Law needed to rein in deepfakes, says S’pore minister at WEF panel session

Minister Teo said a risk-based approach could be taken to regulate the AI industry without hampering innovation, with laws for extreme matters like deepfakes, and “lighter” frameworks and guidelines that can apply to innovation on the other end of the spectrum.

Osmond Chia

Osmond Chia

The Straits Times


Communications and Information Minister Josephine Teo (second from left) at a panel discussion, moderated by Eurasia Group president Ian Bremmer (centre), at the World Economic Forum on Jan 17. PHOTO: WORLD ECONOMIC FORUM/ THE STRAITS TIMES

January 18, 2024

SINGAPORE – The regulation of artificial intelligence (AI) will come in a spectrum, with deepfakes placed at the extreme end, likely needing the heavy hand of the law to rein them in, Communications and Information Minister Josephine Teo said on Jan 17.

Deepfakes, which involve AI tools being used to fraudulently create images in the likeness of others, are “an assault on the infrastructure of fact” and pose an issue to all societies, she said during a panel discussion at the World Economic Forum (WEF), which is being held in Davos, Switzerland, between Jan 15 and 19.

Mrs Teo spoke in the session titled 360° on AI Regulations alongside European Commission vice-president for values and transparency Vera Jourova, White House Office of Science and Technology Policy director Arati Prabhakar, and Microsoft vice-chair and president Brad Smith.

Mrs Teo said a risk-based approach could be taken to regulate the AI industry without hampering innovation, with laws for extreme matters like deepfakes, and “lighter” frameworks and guidelines that can apply to innovation on the other end of the spectrum.

“There is a real sense that (deepfakes are) an issue that all societies, regardless of political model, will have to deal with. And what is the right way of dealing with deepfakes?”

She added: “I cannot see an outcome where there isn’t a law in place. Exactly in what shape or form it will take, we will have to see.”

Ms Jourova, who sits on the European Commission, said concerns about AI-driven disinformation have prompted European regulators to mandate that AI-made content be labelled.

The European Union’s AI Act passed in December will eventually require all AI-generated content to be watermarked.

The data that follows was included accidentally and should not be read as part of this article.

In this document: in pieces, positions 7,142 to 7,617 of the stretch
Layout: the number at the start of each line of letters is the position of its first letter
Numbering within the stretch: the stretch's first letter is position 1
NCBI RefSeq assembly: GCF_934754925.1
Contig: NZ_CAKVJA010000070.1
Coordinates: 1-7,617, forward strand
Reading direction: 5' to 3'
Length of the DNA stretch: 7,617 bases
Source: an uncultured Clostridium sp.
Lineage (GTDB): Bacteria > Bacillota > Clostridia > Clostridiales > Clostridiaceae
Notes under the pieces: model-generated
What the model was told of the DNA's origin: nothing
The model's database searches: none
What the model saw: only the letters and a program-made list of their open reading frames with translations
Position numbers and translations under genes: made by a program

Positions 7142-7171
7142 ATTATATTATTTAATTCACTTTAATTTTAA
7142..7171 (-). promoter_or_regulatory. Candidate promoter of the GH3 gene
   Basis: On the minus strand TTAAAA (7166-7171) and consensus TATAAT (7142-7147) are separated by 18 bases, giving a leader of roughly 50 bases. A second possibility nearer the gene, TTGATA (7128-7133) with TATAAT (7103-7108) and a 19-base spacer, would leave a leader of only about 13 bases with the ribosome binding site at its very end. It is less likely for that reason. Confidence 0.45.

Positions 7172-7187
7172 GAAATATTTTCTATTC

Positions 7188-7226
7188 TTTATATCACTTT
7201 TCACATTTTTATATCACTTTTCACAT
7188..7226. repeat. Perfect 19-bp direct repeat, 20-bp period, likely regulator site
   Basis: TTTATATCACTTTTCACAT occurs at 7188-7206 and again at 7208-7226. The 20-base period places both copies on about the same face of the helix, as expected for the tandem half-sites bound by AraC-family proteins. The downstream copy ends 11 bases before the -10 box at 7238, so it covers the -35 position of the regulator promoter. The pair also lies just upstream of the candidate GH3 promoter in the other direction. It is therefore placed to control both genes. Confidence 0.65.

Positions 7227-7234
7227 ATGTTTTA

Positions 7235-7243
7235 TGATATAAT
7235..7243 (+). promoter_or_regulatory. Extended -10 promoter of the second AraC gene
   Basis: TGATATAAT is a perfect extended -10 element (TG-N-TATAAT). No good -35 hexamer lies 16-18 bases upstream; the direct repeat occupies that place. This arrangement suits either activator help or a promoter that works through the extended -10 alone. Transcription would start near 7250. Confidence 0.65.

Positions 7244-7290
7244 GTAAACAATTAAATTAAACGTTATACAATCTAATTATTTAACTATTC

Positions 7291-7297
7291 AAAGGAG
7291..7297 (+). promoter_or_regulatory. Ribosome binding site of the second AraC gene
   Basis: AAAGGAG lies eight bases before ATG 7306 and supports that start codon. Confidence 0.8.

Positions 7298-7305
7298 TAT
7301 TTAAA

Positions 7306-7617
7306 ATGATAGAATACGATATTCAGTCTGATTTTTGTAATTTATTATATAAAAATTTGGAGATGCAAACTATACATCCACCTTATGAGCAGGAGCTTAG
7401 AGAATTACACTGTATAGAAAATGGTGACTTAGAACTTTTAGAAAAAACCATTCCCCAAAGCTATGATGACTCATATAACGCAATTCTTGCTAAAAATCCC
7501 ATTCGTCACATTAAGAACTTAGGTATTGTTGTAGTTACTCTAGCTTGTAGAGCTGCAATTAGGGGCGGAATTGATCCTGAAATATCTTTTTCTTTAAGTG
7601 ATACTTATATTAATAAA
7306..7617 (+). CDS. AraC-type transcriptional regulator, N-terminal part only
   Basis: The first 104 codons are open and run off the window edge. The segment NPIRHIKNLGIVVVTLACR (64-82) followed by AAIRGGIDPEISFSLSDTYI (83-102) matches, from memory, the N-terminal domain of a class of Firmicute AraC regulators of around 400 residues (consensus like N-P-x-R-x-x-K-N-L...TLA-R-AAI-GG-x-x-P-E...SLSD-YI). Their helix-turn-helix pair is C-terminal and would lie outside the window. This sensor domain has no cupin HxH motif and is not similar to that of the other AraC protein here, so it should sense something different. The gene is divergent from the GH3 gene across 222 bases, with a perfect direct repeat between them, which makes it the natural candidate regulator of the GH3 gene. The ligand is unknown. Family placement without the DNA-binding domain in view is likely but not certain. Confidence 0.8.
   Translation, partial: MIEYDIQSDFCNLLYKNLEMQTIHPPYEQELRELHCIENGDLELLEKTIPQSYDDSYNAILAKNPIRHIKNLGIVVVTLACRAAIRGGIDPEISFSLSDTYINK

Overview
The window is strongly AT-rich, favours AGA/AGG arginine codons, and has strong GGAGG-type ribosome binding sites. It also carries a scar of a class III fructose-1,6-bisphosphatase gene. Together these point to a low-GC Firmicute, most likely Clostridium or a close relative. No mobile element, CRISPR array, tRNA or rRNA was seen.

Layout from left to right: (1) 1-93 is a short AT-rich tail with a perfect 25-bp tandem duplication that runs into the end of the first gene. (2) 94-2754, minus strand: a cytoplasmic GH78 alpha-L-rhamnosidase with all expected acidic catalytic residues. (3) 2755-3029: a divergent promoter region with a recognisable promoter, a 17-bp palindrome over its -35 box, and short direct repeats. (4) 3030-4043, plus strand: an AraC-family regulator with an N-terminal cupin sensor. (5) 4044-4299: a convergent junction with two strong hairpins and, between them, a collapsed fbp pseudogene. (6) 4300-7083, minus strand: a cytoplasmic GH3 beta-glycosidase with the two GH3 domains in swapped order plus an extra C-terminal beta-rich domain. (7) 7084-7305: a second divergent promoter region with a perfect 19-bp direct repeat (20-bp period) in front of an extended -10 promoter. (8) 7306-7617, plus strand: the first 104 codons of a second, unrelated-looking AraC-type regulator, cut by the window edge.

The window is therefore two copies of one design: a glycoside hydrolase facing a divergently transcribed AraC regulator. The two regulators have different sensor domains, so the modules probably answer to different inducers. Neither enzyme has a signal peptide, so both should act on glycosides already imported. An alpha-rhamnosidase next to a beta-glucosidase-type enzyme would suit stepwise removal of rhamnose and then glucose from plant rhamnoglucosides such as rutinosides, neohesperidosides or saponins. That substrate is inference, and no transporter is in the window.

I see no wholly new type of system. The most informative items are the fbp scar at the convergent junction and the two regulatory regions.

She added: “For me, it is a nightmare (if) voters are manipulated in a hidden way by means of AI and a combination of targeted disinformation. It would be the end of democratic elections.”

Singapore’s Model AI Governance Framework for Generative AI, announced on Jan 16, identifies nine key dimensions of AI governance, like accountability and security, expanding on the existing framework from 2019 that covers only traditional AI amid rapid AI development.

Content provenance is a key way to address the misuse of AI, the framework stated, referring to technical solutions that clearly show the source of AI-generated content like digital watermarking and the ability to trace the source of such content.

This comes as a spate of deepfakes that have hit Singapore, including videos of Prime Minister Lee Hsien Loong and Deputy Prime Minister Lawrence Wong, whose likenesses were used in scam videos to promote investment products.

The authorities also announced on Jan 10 that $20 million has been earmarked for a new research initiative to tackle the rising scourge of deepfakes and misinformation.

Global standards needed

Asked about how easy it will be for Singapore to navigate differing AI standards globally, Mrs Teo said that views on the use of AI and the risks are split.

But this is a “divergent phase” and views will likely converge as AI’s uses and risks become clearer, she added.

“We can’t have rules that we made for AI developers deployed in Singapore only, because they do cross borders… These have to be international rules.”

Mr Smith of Microsoft said many of the regulations around the world have shaped up around similar concerns. These build on existing fundamental laws in data privacy, competition and consumer protection that already apply to AI, even though they may not have been written for the technology.

Asked about China’s role in influencing global AI, Ms Jourova said there were similarities in views between Europe and China on how AI should be used, but they differ in the use of AI for surveillance.

“The main issue was how far to let the states go in using AI, especially in law enforcement, because we want to keep this philosophy of protecting the individual and balancing it with national security measures,” she said. “So here, we cannot have common language with China.”

Mrs Teo said China has been open regarding its use of AI and has published its expectations for businesses. “If you go to China and you talk to its AI developers, there is no misunderstanding on their part about the expectations that their government has on them.

“If your AI models are primarily going to be used within the enterprise sector, there is a light touch (in regulation). But if it is going to reach consumers in society, there are a whole host of requirements that will be made.”

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